Eduardo Chadwick’s Seña, Chile’s First Icon Wine

From the same stable, two thoroughbred wines.

Thirty years ago this year, Chilean winemaker Eduardo Chadwick teamed up with California’s Robert Mondavi to make a world-class wine in Chile. The result was Seña, the first Chilean icon wine, whose current vintage is arguably the best ever.

In the early 1990s, Chile was becoming known for mass-produced, affordable wines, but Chadwick, whose family owns the Errázuriz winery, knew that the country could produce top-quality wines. Chadwick and Mondavi aspired to produce a fresh, balanced wine unlike the riper, fruitier wines from Chile’s generally warm growing conditions.

To this end, a dedicated vineyard was created in the Aconcagua Valley, north of Santiago and about 40 kilometres from the coast. There the vines would benefit from both the bright sunlight from the generally cloudless Chilean skies and the cooling breezes from the Pacific Ocean.

Seña means “sign,” as it was to be a sign of Chile’s ability to make fine wine. The first vintage was 1995, and it was released in 1997 to critical praise. Seña went on to outclass some of the most prestigious Bordeaux and Super-Tuscan wines in the 2004 Berlin Tasting—a replay of the famous Judgment of Paris of 1976, where California wines beat the best of Bordeaux. In Berlin, Seña 2001 ranked second and bested Bordeaux greats such as Margaux, Latour, and Lafite Rothschild. It was beaten only by Eduardo Chadwick’s other icon wine, Viñedo Chadwick.



Seña has evolved over time—it is “completely different in the last 10 years,” says Francisco Baettig, Seña’s winemaker who has been at Errázuriz for 18 years. To make a fresher, more balanced, and more drinkable wine, they have fine-tuned the vineyards, providing more foliage to shade the grapes from direct sun. They have lowered alcohol: “We can do 13 to 14 per cent; you don’t need to go to 14.5 to 15 per cent.” Baettig says his message is “fully ripened with moderate alcohol,” and in this he and Seña were ahead of the curve—this is just the style of quality red wine that is currently in demand.

Seña is now made from five Bordeaux varieties: cabernet sauvignon, carmenère, malbec, cabernet franc, and petit verdot. (Merlot was phased out because it did not perform well in the Seña vineyard.) Although cabernet sauvignon is consistently 55 to 60 per cent of the blend, there is no recipe. Malbec contributes 18 per cent in 2018, but it was only 12 per cent in 2015. Blends depend on vintages, and the growing conditions clearly show in each year’s Seña. People talk about a “sense of place” in wine, but a “sense of time” is far more meaningful.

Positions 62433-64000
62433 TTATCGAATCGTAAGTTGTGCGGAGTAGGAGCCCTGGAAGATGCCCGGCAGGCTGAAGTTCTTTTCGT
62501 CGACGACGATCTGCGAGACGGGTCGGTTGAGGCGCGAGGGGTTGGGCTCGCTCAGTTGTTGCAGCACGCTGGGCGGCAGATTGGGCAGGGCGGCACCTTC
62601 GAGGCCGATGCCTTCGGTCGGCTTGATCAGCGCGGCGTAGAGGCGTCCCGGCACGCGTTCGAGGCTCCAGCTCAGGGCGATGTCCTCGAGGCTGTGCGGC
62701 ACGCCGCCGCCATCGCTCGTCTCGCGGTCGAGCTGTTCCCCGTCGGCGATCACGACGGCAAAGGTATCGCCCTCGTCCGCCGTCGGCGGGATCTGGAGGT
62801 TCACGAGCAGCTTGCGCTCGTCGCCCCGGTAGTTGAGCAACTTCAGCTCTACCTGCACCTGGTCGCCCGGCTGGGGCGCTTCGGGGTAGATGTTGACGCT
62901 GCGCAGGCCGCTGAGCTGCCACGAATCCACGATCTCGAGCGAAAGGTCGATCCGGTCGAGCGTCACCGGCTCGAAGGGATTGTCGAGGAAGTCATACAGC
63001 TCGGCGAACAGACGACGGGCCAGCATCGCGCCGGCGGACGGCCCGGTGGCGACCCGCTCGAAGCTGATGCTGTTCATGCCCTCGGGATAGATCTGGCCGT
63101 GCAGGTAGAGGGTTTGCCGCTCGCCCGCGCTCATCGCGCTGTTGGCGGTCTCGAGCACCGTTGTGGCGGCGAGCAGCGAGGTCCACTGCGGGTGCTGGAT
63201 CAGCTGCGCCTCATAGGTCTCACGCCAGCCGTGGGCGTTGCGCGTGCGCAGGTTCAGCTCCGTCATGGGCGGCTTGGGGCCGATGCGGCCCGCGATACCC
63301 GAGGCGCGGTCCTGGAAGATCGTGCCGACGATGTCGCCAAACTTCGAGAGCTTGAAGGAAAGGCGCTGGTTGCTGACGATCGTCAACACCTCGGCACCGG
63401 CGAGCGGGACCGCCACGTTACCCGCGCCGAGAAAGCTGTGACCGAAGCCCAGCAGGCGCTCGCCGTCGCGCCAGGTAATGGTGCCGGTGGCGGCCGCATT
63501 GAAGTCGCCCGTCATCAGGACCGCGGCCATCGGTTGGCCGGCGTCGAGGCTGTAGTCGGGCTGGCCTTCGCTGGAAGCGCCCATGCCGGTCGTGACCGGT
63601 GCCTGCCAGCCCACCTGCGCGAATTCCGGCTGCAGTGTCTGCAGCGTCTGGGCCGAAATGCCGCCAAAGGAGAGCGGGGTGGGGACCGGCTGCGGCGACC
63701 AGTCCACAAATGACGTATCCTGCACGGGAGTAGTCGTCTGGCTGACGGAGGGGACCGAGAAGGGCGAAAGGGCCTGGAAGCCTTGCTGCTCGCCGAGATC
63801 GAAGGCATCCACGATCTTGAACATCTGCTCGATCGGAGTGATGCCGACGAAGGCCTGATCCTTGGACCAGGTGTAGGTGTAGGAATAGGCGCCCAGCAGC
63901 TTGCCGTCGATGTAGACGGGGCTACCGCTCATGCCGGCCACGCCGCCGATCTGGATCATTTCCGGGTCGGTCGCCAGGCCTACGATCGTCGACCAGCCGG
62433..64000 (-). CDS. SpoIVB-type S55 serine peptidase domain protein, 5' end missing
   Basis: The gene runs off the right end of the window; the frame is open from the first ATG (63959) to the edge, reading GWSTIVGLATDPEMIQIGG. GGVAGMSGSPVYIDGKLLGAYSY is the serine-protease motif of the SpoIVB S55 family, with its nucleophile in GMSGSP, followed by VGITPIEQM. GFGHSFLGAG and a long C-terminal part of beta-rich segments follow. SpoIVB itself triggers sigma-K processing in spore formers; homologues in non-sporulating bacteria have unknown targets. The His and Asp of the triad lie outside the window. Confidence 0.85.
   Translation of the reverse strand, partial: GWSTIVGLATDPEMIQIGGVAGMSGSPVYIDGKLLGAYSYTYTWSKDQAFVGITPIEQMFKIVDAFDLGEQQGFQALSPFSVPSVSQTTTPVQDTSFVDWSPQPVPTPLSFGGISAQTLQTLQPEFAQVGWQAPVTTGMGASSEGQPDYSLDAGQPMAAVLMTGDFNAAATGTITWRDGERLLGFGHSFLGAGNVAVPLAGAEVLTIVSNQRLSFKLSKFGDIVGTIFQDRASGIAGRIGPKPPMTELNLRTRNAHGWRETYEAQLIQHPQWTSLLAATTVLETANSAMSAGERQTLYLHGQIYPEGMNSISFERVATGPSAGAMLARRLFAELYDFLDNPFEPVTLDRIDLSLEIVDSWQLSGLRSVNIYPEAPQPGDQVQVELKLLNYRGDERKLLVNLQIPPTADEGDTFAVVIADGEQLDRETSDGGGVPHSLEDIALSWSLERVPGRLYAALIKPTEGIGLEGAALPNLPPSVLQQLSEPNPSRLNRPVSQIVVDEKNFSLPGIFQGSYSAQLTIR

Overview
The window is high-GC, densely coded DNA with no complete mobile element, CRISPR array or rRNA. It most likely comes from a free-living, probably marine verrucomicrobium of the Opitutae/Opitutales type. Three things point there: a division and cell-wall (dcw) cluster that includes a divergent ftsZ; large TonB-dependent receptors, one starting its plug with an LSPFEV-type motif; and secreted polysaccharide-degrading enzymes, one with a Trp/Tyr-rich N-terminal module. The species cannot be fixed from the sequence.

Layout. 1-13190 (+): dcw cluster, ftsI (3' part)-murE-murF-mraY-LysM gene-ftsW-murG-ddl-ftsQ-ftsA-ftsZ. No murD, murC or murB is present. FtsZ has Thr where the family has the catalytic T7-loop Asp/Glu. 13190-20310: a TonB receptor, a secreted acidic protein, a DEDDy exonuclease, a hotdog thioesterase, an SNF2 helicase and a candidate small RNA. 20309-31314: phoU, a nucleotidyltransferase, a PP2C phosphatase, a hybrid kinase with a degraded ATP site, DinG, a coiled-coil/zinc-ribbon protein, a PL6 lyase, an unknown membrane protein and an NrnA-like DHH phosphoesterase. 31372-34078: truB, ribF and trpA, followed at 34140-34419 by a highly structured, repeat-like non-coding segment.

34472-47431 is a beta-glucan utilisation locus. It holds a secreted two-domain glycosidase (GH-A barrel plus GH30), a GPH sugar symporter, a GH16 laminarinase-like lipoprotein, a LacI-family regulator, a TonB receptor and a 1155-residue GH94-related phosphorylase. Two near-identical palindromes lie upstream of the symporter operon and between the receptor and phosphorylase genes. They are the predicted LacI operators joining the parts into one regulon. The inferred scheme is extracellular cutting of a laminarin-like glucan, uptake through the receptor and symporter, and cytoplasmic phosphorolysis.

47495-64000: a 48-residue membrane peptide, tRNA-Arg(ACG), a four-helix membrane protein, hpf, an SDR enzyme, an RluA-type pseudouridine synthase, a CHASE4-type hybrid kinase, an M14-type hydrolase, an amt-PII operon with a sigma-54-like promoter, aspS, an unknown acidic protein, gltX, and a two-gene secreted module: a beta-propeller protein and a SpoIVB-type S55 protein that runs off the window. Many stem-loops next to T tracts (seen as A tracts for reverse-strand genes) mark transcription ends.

The current 2018 vintage (about $200 in Canada) delivers beautifully defined fruit, balanced acidity, and fine-grained tannins. It will have a long life in the cellar—Francisco Baettig thinks a good 20 years—but you wouldn’t want to lose the fruit, and eight to 10 years might be a good drinking window.



Viñedo Chadwick (about $450 in Canada) is quite different. This is almost purely cabernet sauvignon (the 2018 vintage has 3 per cent petit verdot) from the Maipo Valley, the source of Chile’s best cabernet sauvignons. Maipo Valley is a little warmer than where the grapes for Seña were grown, and 2018 was a perfect year there, too. This vintage of Viñedo Chadwick is textbook cabernet sauvignon, a wine to show someone as a benchmark. Technically impeccable, it’s a delight to drink, with elegant and well-structured fruit that has depth and breadth, finely calibrated acid, and harmony right through.

One of its notable features is an absence: it lacks the minty notes of eucalyptus that is a trademark of many Maipo cabernets. The reason? The eucalyptus trees—exotic intruders in Chile—have been cut down so they can no longer give off the oil that taints the grapes and ends up in the wine. Much of the vineyard used to be Eduardo Chadwick’s father’s polo field, and there is an homage to him on the label: an image of a polo player in action.

Seña and Viñedo Chadwick are a pair of remarkable wines, each utterly different from the other. What unites them, apart from their coming from the same stable, is their quality, year after year. And in the 2018 vintage, that quality has been enhanced by perfect growing conditions that, with Francisco Baettig’s skills in the cellars, have resulted in exquisite wines.

The Wines to Try

Seña 2018 (Aconcagua Valley)

Viñedo Chadwick 2018 (Maipo Valley)